Saturday 21 April 2018

'Keep Tom Cruise out of Firhouse' - protests against new Scientology centre in Dublin

Micheál Martin labels group 'a cult'

The protest in Dublin
The protest in Dublin

Cormac McQuinn and Mary McDonnell

FIANNA Fáil leader Micheál Martin has expressed concern at the opening of a vast new Church of Scientology centre in Dublin accusing the organisation of being a ‘cult’.

The new complex – which can host more than 1,100 people – opens in Firhouse today.

It’s future purpose remains shrouded in mystery, and there has been speculation it could be used as a new European headquarters for the religion that counts actor Tom Cruise among its most famous members.

Mr Martin was asked about the new Scientology Centre as he gave a press conference at the Fianna Fáil Ard Fheis.

He said: “I would be very concerned about that. I think these type of cults can be very damaging to people, particularly young people.”

However, he stopped short of calling for a ban on the religion, as some countries have implemented. 

Mr Martin said: “The best way forward to deal with that needs to be examined.

“It may not be legislatively. Ultimately in situations like this it’s about education, it’s about informing the public, it’s about promoting self-esteem and self-confidence among people. W

“We’ve a whole range of issues that just don’t lend themselves to a simple ban on a particular issue. It is more complex than that,” he said.

Around 20 protesters, some wearing “Scientology Kills” t-shirts, have gathered at the site in Firhouse to protest the Church’s opening. The anti-Scientology campaigners distributed around 1,000 leaflets in the area on Friday and awaited local residents and councillors to join their efforts Saturday.

One protester had a sign saying 'Keep Tom Cruise out of Firhouse'.

They’re backed by Fine Gael Cllr, Brian Lawlor who told independent.ie he doesn’t want the Church “targeting vulnerable people in our society”.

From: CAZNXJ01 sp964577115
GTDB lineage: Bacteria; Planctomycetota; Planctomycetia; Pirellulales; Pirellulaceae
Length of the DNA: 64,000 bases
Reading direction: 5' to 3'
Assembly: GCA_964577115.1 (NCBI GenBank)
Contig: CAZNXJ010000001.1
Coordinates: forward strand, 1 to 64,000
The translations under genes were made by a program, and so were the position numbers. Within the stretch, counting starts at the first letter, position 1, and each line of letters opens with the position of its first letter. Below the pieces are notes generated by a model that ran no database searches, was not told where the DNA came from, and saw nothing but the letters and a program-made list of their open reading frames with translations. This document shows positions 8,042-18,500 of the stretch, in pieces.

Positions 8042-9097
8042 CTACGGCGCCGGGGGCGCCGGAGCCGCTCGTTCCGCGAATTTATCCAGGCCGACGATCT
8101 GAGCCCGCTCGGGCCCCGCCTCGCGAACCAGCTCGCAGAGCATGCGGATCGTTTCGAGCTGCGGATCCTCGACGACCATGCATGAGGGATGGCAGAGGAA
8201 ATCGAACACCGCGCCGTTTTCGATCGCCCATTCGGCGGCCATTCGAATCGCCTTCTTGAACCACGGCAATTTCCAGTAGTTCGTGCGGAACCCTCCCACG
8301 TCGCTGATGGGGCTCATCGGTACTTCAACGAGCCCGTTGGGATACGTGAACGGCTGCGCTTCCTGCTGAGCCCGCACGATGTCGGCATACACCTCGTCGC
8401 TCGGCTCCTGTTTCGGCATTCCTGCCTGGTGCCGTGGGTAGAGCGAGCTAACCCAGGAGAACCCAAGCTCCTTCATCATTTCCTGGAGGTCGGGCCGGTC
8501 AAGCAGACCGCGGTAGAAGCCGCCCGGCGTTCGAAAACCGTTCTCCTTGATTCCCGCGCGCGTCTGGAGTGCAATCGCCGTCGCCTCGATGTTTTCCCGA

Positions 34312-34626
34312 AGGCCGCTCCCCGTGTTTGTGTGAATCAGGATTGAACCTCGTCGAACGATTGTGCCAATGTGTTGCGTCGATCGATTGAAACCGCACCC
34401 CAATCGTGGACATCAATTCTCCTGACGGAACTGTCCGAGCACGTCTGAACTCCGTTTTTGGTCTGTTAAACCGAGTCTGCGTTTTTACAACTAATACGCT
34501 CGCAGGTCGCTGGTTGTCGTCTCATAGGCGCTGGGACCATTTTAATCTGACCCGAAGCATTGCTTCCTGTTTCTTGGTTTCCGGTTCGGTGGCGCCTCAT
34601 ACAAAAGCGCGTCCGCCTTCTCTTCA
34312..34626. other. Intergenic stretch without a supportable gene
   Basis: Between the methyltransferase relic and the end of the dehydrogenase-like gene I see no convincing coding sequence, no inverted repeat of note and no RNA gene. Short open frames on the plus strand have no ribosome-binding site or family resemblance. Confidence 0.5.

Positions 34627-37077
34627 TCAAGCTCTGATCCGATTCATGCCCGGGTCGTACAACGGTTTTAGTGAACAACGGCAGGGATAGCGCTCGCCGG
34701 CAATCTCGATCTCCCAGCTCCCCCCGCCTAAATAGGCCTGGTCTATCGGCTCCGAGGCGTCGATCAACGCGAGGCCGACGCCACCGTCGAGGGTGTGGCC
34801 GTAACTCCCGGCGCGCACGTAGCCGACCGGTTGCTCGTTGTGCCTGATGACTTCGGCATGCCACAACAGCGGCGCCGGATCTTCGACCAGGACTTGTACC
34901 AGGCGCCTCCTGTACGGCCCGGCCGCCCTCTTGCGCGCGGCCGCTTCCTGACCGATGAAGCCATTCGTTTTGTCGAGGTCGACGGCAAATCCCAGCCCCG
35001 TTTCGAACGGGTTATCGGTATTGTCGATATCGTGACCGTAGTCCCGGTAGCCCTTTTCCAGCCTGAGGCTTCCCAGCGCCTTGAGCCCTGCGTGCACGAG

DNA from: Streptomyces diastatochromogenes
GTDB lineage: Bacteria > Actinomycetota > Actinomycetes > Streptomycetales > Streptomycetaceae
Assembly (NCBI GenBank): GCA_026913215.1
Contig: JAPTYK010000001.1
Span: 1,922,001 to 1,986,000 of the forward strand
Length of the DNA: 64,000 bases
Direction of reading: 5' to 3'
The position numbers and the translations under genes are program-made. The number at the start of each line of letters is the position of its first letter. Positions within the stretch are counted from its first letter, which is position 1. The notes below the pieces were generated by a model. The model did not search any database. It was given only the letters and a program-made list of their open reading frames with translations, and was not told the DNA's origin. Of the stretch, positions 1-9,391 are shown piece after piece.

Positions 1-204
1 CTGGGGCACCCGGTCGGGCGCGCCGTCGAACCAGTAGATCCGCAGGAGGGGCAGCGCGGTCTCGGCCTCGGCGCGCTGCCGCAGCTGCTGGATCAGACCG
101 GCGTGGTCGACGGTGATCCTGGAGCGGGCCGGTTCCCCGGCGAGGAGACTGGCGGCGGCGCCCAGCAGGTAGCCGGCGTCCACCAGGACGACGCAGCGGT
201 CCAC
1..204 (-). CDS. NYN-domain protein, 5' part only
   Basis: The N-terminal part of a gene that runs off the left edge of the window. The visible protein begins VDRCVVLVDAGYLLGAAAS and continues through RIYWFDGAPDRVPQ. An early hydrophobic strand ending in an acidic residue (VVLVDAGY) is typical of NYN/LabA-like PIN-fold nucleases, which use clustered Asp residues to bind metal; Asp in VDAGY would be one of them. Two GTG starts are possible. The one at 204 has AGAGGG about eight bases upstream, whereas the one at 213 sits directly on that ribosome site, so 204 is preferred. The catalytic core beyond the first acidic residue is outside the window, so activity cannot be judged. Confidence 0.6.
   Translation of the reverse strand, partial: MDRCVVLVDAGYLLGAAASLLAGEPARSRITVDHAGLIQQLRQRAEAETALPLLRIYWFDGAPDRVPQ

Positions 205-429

He said: “I was against it from the start. I got 100 emails from families all over Ireland who got involved (with the Church) and lost money.

“If they start getting tracks in our community, we will stand up to them.”

He said he will lobby to "outlaw" the organisation if they reel people into scams.

Fiona O’Leary, founder of Autism Rights Together in Cork and organiser of Saturday’s protest, described seeing “busloads” of scientologists arrive for the opening. She claimed she saw some wearing naval-style uniforms worn by so-called Sea Orgs – the Church’s most dedicated members.

 She told independent.ie: “It’s really quite terrifying. The Irish flag is up there (by a stage for leaders to speak). There are barricades up on a public path.

 “I’m here to protect children. It’s a public health issue,” she said referencing reports that some followers were duped into using bleach to treat autism in their children.

She added: “It’s not a religion. It’s a scam, it’s a cult.

Protesters are worried the Church will use the building as a base for Europe. “It’s not just about Ireland,” Ms O’Leary said.

 Ex-Church member, John McGhee, (39) from Meath joined in 2005 and by 2008 he had lost over €10,000 on treatments recommended by leaders.

 He told independent.ie: “I joined out of curiosity.  I didn’t think it was pure evil, I was looking for something different. It turned out to be very sinister.”

He claimed Church leaders “bully” members into parting with cash, going so far as to convince people to re-mortgage their homes.

He said: “It’s smoke and mirrors. We want the public to ignore all (their) appeals. Hopefully (the protest) will renew interest.”

He said the Church currently has 40-50 members in Ireland. They’re expecting 1,000 scientologists to attend today’s opening.

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